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Communities and Biomes. Community Community: A collection of several interacting populations that inhabit a common environment.

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Presentation on theme: "Communities and Biomes. Community Community: A collection of several interacting populations that inhabit a common environment."— Presentation transcript:

1 Communities and Biomes

2 Community Community: A collection of several interacting populations that inhabit a common environment.

3 Limiting Factors – Factors that affect an organism’s ability to survive in its environment, such as the availability of water and food, predators, and temperature, are called limiting factors. A limiting factor is any biotic or abiotic factor that restricts the existence, numbers, reproduction, or disturbance of organisms.

4 Ranges of Tolerance The ability of an organism to withstand fluctuations in biotic and abiotic environmental factors is known as tolerance

5 Ecological Succession Ecosystems are constantly changing in response to natural and human disturbances. As an ecosystem changes, older inhabitants gradually die out and new organisms move in, causing further changes in the community.

6 Ecological Succession Ecological succession is the series of predictable changes that occur in a community over time. – Primary succession takes place on bare rock surfaces where no soil exists. Pioneer species are the first species to live in these areas. – Secondary succession occurs when a disturbance changes a community without removing soil.

7 Primary Succession

8 Secondary Succession

9 Biotic and Abiotic Factors Organisms in ecosystems are affected by both biotic and abiotic factors. Biotic factors are all of the living things with which organisms interact. Abiotic factors are nonliving, physical things. (Ex. temperature and soil type) Together, biotic and abiotic factors determine the survival and growth of an organism and the productivity of the ecosystem in which and organism lives.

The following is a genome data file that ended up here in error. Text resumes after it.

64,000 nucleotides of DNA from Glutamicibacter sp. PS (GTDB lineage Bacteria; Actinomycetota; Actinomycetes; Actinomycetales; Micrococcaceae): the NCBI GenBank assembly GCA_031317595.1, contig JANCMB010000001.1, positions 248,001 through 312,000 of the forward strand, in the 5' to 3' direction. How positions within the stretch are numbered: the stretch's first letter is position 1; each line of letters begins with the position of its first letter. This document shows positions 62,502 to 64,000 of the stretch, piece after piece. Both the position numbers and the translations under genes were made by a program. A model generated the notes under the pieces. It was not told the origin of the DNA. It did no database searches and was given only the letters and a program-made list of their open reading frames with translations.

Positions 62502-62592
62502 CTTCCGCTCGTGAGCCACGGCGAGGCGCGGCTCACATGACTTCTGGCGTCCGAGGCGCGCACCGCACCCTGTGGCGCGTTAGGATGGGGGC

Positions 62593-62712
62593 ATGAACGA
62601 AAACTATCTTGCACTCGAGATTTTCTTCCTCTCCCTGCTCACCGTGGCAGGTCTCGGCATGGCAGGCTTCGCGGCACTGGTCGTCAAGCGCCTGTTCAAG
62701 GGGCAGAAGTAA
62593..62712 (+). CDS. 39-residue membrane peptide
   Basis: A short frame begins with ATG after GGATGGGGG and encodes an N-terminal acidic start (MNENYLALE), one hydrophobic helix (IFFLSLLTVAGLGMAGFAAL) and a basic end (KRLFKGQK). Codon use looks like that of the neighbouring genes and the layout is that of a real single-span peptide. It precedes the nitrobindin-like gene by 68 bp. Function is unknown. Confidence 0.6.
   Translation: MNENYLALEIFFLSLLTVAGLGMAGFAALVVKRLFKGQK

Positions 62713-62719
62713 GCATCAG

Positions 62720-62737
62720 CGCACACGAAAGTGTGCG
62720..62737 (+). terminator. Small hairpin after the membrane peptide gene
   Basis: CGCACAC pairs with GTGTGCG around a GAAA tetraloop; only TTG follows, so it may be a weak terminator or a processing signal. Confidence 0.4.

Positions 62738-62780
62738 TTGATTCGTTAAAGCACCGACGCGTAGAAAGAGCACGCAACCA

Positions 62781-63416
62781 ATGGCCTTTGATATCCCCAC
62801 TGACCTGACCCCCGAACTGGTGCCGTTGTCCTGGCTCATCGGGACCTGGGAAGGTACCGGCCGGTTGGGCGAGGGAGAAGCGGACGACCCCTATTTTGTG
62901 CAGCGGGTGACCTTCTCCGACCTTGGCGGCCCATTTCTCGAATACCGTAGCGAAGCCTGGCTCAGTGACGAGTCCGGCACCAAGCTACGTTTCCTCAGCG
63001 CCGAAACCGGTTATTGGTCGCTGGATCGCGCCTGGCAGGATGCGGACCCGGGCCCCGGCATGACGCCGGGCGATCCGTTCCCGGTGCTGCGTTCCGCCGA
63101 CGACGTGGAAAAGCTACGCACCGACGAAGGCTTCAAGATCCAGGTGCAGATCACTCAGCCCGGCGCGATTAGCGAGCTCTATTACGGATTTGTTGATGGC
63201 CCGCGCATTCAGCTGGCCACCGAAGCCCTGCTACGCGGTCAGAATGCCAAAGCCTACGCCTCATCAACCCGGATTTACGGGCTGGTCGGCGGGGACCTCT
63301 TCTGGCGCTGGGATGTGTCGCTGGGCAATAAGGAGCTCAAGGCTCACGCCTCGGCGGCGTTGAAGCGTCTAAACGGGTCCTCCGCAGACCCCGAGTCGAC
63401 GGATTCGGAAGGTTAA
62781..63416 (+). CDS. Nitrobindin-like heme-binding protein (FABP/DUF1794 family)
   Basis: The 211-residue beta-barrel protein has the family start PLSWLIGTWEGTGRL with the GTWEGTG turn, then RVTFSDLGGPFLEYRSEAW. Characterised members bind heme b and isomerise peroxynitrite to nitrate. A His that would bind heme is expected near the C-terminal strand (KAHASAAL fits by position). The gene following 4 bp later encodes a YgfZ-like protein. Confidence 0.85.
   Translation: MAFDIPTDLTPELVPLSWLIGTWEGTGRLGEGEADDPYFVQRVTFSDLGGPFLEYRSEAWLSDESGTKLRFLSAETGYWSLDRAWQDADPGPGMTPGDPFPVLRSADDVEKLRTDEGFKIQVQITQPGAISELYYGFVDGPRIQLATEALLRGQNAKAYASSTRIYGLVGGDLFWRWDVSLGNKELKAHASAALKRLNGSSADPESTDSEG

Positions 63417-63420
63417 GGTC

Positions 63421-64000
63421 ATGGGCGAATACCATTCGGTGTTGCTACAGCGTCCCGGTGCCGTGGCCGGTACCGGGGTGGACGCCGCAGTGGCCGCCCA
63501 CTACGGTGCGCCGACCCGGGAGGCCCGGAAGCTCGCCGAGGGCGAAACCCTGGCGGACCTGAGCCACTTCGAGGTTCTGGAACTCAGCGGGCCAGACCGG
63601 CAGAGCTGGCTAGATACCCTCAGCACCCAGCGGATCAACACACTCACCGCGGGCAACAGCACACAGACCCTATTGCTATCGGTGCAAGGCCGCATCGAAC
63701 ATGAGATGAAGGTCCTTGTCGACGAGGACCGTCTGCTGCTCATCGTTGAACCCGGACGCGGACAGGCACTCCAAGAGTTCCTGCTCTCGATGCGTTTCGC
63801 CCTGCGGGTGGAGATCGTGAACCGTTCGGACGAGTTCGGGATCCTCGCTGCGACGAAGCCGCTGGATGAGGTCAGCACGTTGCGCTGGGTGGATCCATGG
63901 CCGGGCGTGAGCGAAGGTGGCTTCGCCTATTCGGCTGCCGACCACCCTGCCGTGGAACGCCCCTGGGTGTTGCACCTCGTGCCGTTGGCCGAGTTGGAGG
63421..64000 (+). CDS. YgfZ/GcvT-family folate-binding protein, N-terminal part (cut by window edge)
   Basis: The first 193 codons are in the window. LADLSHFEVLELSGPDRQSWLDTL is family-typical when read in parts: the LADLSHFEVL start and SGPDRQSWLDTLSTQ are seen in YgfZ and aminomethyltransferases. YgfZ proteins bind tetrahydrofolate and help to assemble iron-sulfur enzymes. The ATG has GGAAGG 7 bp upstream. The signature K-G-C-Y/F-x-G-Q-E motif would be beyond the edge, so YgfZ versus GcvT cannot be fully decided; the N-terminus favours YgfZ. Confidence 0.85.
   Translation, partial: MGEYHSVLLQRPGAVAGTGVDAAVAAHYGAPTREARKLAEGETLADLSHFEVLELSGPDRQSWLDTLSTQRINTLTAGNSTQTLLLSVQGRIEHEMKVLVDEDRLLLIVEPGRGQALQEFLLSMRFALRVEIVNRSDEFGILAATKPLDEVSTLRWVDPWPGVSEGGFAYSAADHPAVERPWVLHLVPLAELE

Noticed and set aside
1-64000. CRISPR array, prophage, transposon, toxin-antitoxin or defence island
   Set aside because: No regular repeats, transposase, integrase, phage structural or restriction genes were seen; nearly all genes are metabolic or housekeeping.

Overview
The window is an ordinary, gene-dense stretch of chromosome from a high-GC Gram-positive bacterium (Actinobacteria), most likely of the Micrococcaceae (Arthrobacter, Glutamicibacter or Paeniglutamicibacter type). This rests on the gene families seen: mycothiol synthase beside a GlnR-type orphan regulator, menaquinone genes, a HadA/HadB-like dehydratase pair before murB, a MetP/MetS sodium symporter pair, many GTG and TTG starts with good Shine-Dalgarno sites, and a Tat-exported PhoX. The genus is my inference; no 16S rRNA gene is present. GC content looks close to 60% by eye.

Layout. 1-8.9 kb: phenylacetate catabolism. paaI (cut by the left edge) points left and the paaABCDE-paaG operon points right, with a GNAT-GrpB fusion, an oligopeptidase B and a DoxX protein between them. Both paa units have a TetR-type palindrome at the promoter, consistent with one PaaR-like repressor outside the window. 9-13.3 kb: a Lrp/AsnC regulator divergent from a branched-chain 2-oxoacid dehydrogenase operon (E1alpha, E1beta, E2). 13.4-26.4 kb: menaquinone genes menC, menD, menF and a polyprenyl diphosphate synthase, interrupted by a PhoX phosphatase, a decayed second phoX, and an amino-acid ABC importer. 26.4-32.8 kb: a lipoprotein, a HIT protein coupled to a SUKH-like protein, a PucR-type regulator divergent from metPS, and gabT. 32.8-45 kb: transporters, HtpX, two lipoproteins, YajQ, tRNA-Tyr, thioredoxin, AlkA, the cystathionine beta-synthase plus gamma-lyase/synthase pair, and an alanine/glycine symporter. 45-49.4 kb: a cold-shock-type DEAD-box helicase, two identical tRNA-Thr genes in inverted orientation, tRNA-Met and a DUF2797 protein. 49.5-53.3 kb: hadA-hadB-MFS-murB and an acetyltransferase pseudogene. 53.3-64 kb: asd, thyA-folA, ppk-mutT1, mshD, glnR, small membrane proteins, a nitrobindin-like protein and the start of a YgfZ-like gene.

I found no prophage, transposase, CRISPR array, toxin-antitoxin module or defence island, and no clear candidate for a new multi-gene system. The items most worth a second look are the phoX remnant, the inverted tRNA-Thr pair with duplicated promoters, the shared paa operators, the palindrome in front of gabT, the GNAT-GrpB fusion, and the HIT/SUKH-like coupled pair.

10 Biotic Factors ECOSYSTEM Abiotic Factors Abiotic and Biotic Factors

11 Ecological Succession Video Ds Ds

12 Climate In the atmosphere, temperature, precipitation, and other environmental factors combine to produce weather and climate. Weather: is the day-to-day condition of Earth’s atmosphere at a certain time and place. Climate: is the average yearly condition of temperature and precipitation in a region. Climate affects ecosystems.

13 The Greenhouse Effect Carbon dioxide and other atmospheric gases trap heat energy and maintain Earth’s temperature range. These gases function like the glass windows of a greenhouse. The trapping of heat by gases in the atmosphere is called the greenhouse effect. This greenhouse effect helps temperatures on Earth stay within a range that supports life.

14 The Greenhouse Effect

15 The Effect of Latitude on Climate Latitude also affects climate. Earth has 3 main climate zones: polar, temperate, and tropical. – Polar Zones are cold areas where the sun’s rays strike Earth at a very long angle. – Temperate Zones sit between the polar zones and the tropics. The climate in these zones ranges from hot to cold, depending on the season. – The Tropical Zones or tropics, is near the equator. The climate here is almost always warm.

16 Sunlight Most direct sunlight Sunlight 90°N North Pole 66.5°N 23.5°N 0° 23.5°S 66.5°S 90°S South Pole Arctic circle Tropic of Cancer Equator Tropic of Capricorn Arctic circle The Effect of Latitude on Climate

17 Heat Transport in the Biosphere Unequal heating of Earth’s surface also causes winds and ocean currents. Wind and ocean currents move heat through the biosphere.

18 Biomes A biome is a group of land communities that covers a large area and has a certain soil type and climate Within a biome, there maybe microclimates A microclimate is a small area where the climate differs from that of the surrounding area.